they live, and then He'll take them home by and by.'
Poppy was very attentive at church that day. How
pretty her babies looked as the clergyman took them in
his arms Her mother had been very anxious that they
should have Bible names, and after much searching, and
after many long talks with Poppy on the subject, she had
fixed on Enoch and Elijah as the names for the little
Poppy was very happy that Sunday as she walked
home with little Enoch in her arms. But when they got
into the house, her mother sat down and burst into tears.
'What is it, mother dear?' said the. child. 'Are you
tired ?'
'No, my dear, it isn't that,' she said. 'I'il tell you
sometime when the babies are asleep.'
They were asleep much sooner than usual that night;
the fresh air had made them .sleepy, and Poppy and her
mother had a quiet evening.
'Tell me why you were crying, mother dear, when we
came home from church.'
'Oh, Poppy I' said her mother, 'I don't know how to
tell you, my poor little lassie.'
What is it mother ? Do tell me.'


'You know you said God had sent a present for you,
Poppy, when the babies came?'
'Yes-for me and you, mother,' said the child.
'Poppy,' said her mother, 'I think He's going to give
you the biggest share of it. I think I'm going to die,
Poppy, and leave you all. Oh! Poppy, Poppy, Poppy !'
and she sobbed as if her heart would break.
Poppy felt as if she. were dreaming, and could not
understand what her mother was saying. Mrs. Byres, in
the house opposite, had died a little time before, but then
she had been ill in bed for many a month; and Mrs.
Jack's little boy and girl had died, but then they had had
a fever. Her mother could walk about; and could go out
to work, and could look after the babies. How could she
be going to die ?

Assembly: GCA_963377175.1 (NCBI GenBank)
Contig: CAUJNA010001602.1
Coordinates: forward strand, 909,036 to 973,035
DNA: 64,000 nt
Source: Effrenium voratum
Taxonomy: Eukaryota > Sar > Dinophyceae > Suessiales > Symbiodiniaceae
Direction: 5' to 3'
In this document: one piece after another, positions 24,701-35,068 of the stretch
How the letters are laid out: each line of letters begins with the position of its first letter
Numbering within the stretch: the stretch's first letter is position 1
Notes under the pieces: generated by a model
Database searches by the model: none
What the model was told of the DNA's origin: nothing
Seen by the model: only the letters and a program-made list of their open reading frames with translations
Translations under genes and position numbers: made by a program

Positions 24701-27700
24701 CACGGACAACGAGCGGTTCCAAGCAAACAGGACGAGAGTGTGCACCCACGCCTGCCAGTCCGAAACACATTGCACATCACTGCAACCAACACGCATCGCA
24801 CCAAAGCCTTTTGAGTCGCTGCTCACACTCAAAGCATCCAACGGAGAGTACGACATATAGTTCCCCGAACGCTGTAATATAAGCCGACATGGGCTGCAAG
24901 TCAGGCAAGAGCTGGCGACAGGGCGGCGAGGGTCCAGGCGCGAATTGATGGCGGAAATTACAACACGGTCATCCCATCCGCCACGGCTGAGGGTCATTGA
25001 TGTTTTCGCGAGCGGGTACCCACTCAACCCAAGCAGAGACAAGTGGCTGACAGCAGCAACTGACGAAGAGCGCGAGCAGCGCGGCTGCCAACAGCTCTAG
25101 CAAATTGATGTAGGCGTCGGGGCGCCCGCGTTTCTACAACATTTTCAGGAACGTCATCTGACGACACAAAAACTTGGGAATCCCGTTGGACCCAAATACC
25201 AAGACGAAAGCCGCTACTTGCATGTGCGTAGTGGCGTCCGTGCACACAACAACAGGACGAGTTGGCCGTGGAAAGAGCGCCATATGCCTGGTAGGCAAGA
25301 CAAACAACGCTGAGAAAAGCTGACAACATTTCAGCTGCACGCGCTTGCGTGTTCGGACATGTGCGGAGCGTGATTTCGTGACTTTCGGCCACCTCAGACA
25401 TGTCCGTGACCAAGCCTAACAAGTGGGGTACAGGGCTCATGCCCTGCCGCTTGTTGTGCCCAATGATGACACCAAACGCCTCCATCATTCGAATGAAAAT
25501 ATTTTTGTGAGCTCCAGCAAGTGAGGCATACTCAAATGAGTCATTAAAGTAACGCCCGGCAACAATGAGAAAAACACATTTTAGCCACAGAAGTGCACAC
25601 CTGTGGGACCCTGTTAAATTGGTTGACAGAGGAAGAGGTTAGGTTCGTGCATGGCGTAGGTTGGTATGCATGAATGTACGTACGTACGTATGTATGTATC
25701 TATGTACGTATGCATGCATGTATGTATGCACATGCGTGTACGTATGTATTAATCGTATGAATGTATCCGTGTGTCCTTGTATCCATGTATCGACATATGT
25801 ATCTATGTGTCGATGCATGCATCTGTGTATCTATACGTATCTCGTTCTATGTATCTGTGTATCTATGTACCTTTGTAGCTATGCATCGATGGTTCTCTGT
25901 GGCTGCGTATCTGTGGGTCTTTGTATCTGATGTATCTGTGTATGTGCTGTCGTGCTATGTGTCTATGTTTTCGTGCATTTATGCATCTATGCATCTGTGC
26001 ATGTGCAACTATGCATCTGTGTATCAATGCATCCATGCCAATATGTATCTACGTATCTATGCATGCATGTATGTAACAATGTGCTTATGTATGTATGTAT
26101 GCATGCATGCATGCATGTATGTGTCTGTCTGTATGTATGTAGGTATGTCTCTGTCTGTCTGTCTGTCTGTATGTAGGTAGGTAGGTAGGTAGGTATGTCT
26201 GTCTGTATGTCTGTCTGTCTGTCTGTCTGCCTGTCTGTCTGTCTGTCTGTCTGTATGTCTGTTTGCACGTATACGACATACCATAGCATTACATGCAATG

I didn't like to tell you, Poppy,' her mother went on;
'but it is true, my darling, and it's better you should
know before it comes.'
'But, mother, you are not ill,. are you?' said the
child; and as she said this she looked at her mother.
Yes, she certainly did look very thin, and pale, and tired,
as she sat by the fire.
'I'm failing fast, Poppy,' said her mother; 'wasting
away. I've felt it coming on me a long time, dear-
before your father went away. And last week I got a
ticket for the dispensary, and the doctor said he couldn't
do nothing for me; it was too late, he said. If it wasn't


for you and the babies, Poppy, I would be glad to go, for
I'm very, very tired.'
'Mother,' said Poppy, with a great sob, however will
we get along without you '
SI don't know,' said the poor woman. I don't know,
Poppy; but the good Lord knows; and He is a good
Lord, child. He's never failed me yet, and I know He'll
help you-I know He will. Come to me, my darling.'
And the mother took her little girl in her arms, and
held her to her bosom, and they had a good cry together.
But before very long the twins awoke, and Poppy and
her mother began their work again.

SHE next
l morning
,'I ,i I I woke she
felt as if
____ !,.-.e had had a bad
S'"2 l 1".i mn. Her mother's
I hig t r p i-lw.ds the night be-
..I,- came back to her
cralin iin d. I
i think I am
I f going to die
1 and leave you
I iall.' It could
r~ i not be true,
surely She
/ -- .raised herself
in bed and looked round.
VVJtA< Her mother was up already; she
could hear her moving about downstairs, and
she had lighted the fire, for Poppy could hear the sticks
crackling in the grate. The twins were still asleep, lying